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Energy Democracy Media Roundup – week of September 6, 2016

| Written by Nick Stumo-Langer | No Comments | Updated on Sep 6, 2016 The content that follows was originally published on the Institute for Local Self-Reliance website at https://ilsr.org/energy-democracy-media-roundup-week-of-september-6-2016/
Energy Democracy Media Roundup

This week in Energy Democracy news:

Florida voters pass a property tax exemption for renewable energy, Minnesota churches are installing solar in record numbers, and new research proves that the Eastern U.S. can handle more renewable energy than previously thought.

Featured Stories:

A new logo, and a definition of Energy Democracy by John Farrell, CleanTechnica

The Eastern US grid can handle more renewables than you think by Katherine Tweed, GreenTech Media

In Minnesota churches, let there be light – solar light by Jean Hopfensperger, Minneapolis Star Tribune

A coalition of four Unitarian Universalist churches in the Twin Cities has contracted with developer Minnesota Community Solar to build a solar garden that could provide energy for up to 500 church members and friends. About 100 households have already signed up.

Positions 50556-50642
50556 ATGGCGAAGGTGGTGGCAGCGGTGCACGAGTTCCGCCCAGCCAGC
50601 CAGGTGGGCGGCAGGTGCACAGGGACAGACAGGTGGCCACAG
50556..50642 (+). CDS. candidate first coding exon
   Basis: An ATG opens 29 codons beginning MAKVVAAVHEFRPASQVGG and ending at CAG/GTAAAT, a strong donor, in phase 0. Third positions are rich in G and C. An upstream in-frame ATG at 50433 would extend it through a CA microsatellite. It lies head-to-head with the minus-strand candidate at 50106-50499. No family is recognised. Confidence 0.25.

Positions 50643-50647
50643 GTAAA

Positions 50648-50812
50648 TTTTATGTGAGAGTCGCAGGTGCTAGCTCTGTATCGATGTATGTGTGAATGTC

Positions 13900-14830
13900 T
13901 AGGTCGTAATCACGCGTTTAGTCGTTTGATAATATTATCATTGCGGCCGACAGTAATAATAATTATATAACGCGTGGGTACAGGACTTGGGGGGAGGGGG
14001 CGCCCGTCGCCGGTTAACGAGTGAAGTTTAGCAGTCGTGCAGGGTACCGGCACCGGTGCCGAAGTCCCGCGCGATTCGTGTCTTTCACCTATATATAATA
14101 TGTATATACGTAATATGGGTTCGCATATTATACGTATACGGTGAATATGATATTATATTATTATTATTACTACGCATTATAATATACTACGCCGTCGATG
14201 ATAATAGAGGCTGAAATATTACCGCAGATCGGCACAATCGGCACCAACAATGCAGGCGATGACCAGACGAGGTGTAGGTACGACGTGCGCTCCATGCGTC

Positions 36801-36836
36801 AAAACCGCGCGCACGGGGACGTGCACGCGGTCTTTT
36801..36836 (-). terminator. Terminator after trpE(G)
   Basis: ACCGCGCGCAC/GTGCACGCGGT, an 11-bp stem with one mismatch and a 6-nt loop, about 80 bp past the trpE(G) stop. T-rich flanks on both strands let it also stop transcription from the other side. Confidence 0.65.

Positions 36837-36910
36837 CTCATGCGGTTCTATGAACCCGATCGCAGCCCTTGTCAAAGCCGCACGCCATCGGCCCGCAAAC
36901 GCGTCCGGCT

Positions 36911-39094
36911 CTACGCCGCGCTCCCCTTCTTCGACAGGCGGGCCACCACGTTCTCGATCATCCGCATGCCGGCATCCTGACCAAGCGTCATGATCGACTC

For years solar power was touted as a way to reduce fossil fuel consumption and cut energy bills. Many religious leaders have added a new priority: to make solar power available to people who lack access to renewable energy. They call it “energy equity.”

A Kansas electric cooperative offers energy savings with $0 down – Episode 32 of Local Energy Rules Podcast by John Farrell, CleanTechnica

Florida voters pass solar tax exemption in statewide primary – now bigger battles loom by Julia Pyper, GreenTech Media

Amendment 4 specifically authorizes the Florida legislature to exempt solar projects on commercial and industrial properties from both the tangible personal property tax and the ad valorem real estate taxes. The amendment builds upon existing law that exempts residential customers from paying property taxes on renewable energy systems, including solar PV, wind turbines, solar water heaters and geothermal heat pumps.

 

Energy Democracy Stories in the States